Be gone, flee from Toulouse ye red ones,
For the sacrifice to make expiation:
The chief cause of the evil under the shade of pumpkins:
Dead to strangle carnal prognostication.
-The Prophecies of Nostradamus, Century IX, quatrain 46.
I don’t have the gift of vivid obscurantism that has given the rhymed prophecies of Michele de Nostradamus such relevance to so many people over the centuries and provoked so many varied and contrasting interpretations. Nor do I claim to be able to predict the fates of nations and princes as far out as 3797 AD, the way the French seer did. I’m a farmer, yoked to the mundane and obvious. But it’s a new year, and I’m not going to let my plodding, blindered, draft horse mentality hold me back any longer. I have six prophetic visions of stories that will be covered in the food/agricultural press during 2008, and if it turns out they’re not, they should have been. I’m not much of a poet, but you only have to wait one year to see if I’m totally full of bull. As a courtesy to the literal minded or cryptically impaired I provide my own interpretations for three of my oracular raving below, but let’s see if you can guess the rest. Here goes:
- Demeter and Pomona in chains, tied to scaly trunks,
Of giant eucalypti that smother all new shoots.
Children in face paint talk to scarecrows at the harvest festival,
While inspectors certify the parade.
- Tattooed youth flash navel rings,
And suck on silver straws.
Carried in a hollow gourd, green, frothing and aromatic,
The vice of Paraguay spreads across the northland.
- A new ice age dawns.
The Queen of Holstein bellows in pain,
Her breasts swollen to bursting.
But no men in white hats ride to her rescue.
- The apple tree goes up in smoke,
But the little apple lingers.
A joint turns on the spit
While the sated critic looks into the coals.
- With a pass of the wand
Decay shows itself beneath the green.
The miles, the days— all is revealed.
A little knowledge is an evil thing.
- Stupid thieves have eyes for gold,
Coins, rings, and the pendent dangling in her cleavage.
But junkies and men in loafers look beyond the surface,
And see the wealth that glitters in dull metal.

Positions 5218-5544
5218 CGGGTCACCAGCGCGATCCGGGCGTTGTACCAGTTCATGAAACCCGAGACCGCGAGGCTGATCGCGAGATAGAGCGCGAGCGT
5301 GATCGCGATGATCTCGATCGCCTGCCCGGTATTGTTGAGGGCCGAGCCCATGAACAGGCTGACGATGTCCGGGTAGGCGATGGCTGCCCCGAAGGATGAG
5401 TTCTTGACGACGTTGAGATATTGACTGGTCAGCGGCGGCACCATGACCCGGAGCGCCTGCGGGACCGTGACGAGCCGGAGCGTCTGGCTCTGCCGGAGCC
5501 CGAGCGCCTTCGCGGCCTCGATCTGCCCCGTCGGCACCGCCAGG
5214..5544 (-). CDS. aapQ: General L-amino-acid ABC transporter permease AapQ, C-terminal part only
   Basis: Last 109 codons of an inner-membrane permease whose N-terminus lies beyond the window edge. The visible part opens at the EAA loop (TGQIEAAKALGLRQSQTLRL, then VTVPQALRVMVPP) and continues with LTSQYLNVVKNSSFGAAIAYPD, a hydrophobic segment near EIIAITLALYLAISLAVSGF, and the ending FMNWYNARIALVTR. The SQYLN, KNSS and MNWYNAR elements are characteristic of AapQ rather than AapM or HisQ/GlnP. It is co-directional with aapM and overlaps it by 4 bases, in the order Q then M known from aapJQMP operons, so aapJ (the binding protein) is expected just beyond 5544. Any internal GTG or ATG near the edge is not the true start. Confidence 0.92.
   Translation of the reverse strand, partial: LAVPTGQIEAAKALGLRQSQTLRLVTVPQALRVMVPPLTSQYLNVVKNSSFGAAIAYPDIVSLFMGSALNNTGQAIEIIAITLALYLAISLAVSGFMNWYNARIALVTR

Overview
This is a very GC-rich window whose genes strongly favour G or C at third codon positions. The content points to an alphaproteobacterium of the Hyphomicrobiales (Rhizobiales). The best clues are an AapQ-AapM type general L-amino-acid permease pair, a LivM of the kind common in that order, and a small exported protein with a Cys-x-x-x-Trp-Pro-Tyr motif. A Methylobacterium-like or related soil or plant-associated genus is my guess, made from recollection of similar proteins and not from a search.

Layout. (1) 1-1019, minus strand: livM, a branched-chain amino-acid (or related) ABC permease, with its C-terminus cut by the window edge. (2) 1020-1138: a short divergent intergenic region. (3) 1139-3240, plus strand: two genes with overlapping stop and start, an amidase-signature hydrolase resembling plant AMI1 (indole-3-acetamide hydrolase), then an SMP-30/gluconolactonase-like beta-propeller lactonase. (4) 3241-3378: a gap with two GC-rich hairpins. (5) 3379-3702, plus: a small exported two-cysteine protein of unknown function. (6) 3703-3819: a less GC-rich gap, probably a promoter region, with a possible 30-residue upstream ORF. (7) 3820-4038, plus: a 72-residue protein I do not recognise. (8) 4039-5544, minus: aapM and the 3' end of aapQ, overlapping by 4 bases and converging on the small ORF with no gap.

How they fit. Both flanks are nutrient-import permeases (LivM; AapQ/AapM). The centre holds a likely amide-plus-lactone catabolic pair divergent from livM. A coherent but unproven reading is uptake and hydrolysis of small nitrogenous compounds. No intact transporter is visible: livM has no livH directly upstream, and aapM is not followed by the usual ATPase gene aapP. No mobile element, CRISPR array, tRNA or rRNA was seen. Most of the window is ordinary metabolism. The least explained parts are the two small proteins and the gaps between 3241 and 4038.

1. Pomona in Chains: As Americans become more aware of their ignorance about where their food comes from and how it is produced the curious among us naturally want to learn more. Consumers, suspicious of the food for sale in chain stores and fast food restaurants, are turning to farmers markets as a wholesome alternative. But does the farmers’ market industry, as an institution, live up to the image the public has of it, or merit the faith and good will that the public places in it? Consumers can find the same farmer selling apples in at a farmers’ market in Vista, down by San Diego, as well as in others along the San Francisco bay. In fact, if you travel from market to market, you will see a number of the same farms selling all over the state— this in a state with thousands and thousands of farms. “Small” farms that have secured spots in the most profitable markets are becoming retail chains that spread their branches like mighty, water sucking trees, while new, local, smaller farms struggle in the shade to get any exposure at all. And the farmers markets themselves are increasingly organized under umbrella organizations that give consumers cookie-cutter versions of what “small” and “local” means in town after town. I predict that in 2008 an enterprising reporter for the business section, or community-minded bloggers with interest in the vitality of the food-shed, will begin to look beyond the face paint to seek answers for the following questions:
a) What is a farmers’ market legally, and how does it differ from a flea market, a supermarket, or the black market? Does the CDFA have the budget and the staff to adequately fulfill its mandate to oversee the markets? Is anyone really checking to see that all of the farmers are really farmers? Are inspectors or market managers willing or competent to tell the difference between dried apricots imported from Turkey or garlic imported from China? Can anyone explain how some small farms are able to “harvest” perfectly sized, graded red creamer potatoes all year long, while other farmers have to contend with seasonal harvests of potatoes of mixed sizes?
b) Who decides which farms get in to a farmers market, and why? Does the state have an interest in making sure that the institution of the farmers market serves the public as an incubator for a rising generation of new farmers, or should the privileges of a choice spot in a choice farmers market remain with the farmer/vendor in perpetuity? Should tax-paying farmers have to compete for limited farmers’ market stall spaces or divide their retail sales with tax-exempt non-profit organizations? Do farmers pay income taxes on their farmers’ market sales?